Category Archives: grief

Loss, family unity, the waiting and drawing with cats

Loss

I didn’t work this week. I saw some texts, but this week was about holding our family and myself together. This week has been hard. Hard for my beautiful aunty and uncle,  hard as a sister, sister-in-law, as a mother, as a partner, as a friend.

My aunty and uncle said goodbye to their son this week. My uncle was the step father. You know what, labels are rubbish because he loved him like a son. Correction. Loves him.

My cousin was a soldier who died at work. Three days after he saw his mother. I just don’t know what to say. Stuart was an achiever and a great friend to his mates. He cared about people. He made a difference. Even if you ignored his personal and professional achievements, he put others in the shade with his impsct on people.

I have an uncle that would drop everything to help. My aunty is a self-made woman full of practical conversation and humour. She is a joy.

They lost him. He was young, strong, full of talent and purpose, beloved. There’s no way to make it better 😦

Family unity

At Stuart’s funeral and his wake I saw my family gravitate together to support each other.  My amazing sister-in-law is such a beautiful soil. Honestly, my brother is lucky to have her.  She has been through so much, and manages to maintain her empathy. My other beautiful sister-in-law,  always reliable to be there, was supportive and kind to her family.

My aunty went through the room, speaking of her son with an everlasting line of well – wishers. She comforted them. She held them, patted their backs. Thanked them for coming. It was remarkable. If i was in her place I just can’t imagine doing that. She was he image of strength and beauty.  Wow. 

The waiting

The very next day our youngest has another surgery and general anaesthetic. The waiting is the worst. Next to that is encouraging my baby to lie on the operating table and breathe the strawberry gas so she can fall asleep. 

The waiting. The silent worry. I sit in the waiting room and repeatedly check that my phone call volume is turned up. Pace the floor. Check the phone.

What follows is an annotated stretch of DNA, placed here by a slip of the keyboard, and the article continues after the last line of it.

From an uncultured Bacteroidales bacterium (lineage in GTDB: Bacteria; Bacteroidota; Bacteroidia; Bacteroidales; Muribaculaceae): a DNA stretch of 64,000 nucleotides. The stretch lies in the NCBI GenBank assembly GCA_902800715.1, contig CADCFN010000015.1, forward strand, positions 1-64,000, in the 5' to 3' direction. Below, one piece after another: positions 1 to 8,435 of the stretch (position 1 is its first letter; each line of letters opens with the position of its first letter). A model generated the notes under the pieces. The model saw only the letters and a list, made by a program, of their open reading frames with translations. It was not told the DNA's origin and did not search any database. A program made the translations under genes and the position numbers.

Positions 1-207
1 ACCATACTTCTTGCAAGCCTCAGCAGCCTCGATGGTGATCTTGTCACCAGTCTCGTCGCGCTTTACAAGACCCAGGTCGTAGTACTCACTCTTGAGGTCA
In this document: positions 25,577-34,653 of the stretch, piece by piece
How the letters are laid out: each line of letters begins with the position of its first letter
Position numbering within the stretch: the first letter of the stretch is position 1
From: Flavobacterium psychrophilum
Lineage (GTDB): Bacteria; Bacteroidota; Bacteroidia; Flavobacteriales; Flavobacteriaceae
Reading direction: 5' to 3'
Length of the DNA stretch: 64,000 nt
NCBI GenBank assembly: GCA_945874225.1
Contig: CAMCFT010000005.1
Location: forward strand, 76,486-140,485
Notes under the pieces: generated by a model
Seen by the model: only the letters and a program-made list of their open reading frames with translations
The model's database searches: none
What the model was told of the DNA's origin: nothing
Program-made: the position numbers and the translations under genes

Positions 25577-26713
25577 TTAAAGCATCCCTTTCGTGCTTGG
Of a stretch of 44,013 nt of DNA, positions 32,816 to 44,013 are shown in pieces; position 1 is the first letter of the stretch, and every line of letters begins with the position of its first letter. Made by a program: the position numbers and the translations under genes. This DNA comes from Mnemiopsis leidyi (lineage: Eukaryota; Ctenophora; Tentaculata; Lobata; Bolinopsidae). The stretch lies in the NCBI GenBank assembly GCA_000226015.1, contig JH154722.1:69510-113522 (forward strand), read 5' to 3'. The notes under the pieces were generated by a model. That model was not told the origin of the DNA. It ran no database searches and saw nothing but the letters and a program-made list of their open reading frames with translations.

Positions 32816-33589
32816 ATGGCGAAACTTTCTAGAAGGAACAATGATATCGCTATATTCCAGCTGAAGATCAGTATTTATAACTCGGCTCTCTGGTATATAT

She comes through. We are home. Ready for recovery. The post-operative treatment is extremely painfull. It will continue for ten days at least. 

Drawing with cats

I had booked this art class prior to knowing my daughter’s surgery date. Dad was home in time so I actually went. What a night. After a huge week, I learnt the technical aspects of drawing cats at the Cat Café in Red Hill. It was really lovely. 

Tomorrow is s brand new day. Wish me luck.  Hope you are well and joyful and enjoying your wonderful life, whatever it looks like. Xx

To kill or not to kill, that is the question.

Its 11:30 pm. our family is together, but soon this is all about to change.  My child was hurt today. She had a procedure by a plastic surgeon that put her back together,  hopefully with minimal scarring into the future.

The purpetrator to her injuries? Our family pet. He can’t stay in our home now. He must go. I know it seems simple to some but let me give you some background.

For years, my partner and I lived in apartments. I was desperate for a cat but it wasn’t to be. I grew up in a family with pets. We waited. We moved a long way to be closer to our families.

We got jobs, bought a house and four weeks later I went to the animal shelter for a look. As I walked along the rows of cages, there were so many tiny kittens and adult cats waiting to be rescued. Some sleeping, some laying, some crying. There was one that was climbing a cat stand, playing, jumping, miowing. I kept walking. The adopton facilitator showed me some kittens. “These are very cute. Maybe one of those?” I looked. They were very sweet, curled up in a warm, furry pile. We went back to the climber. “I’d like to meet him please”.

I entered the cage and sat down close to the exit. He looked at me. “Hello” I said. He jumped down from the cat stand, walked over to me, climbed onto my lap and cuddled in. “Would you like to come home with me?” I asked. He miowed and curled into me. The adoption facilitator was training someone that day. She said to the trainee “This is how adoption is meant to be. You won’t see a better meeting than this”. I took him home.  He was 8 months old. His shelter name was spike. We named him Henry. He’s been my baby since that day. He has my last name!

We soon realised that he was scared of men and workboots. You can probably imagine why he has those fears.

We built a back deck. He hurt his back the day we signed the construction contracts. He couldn’t walk without crying out in pain. I flew out for work the next morning after a night of hand feeding him cat food and water. My partner took him to the vet.  He had hurt his back.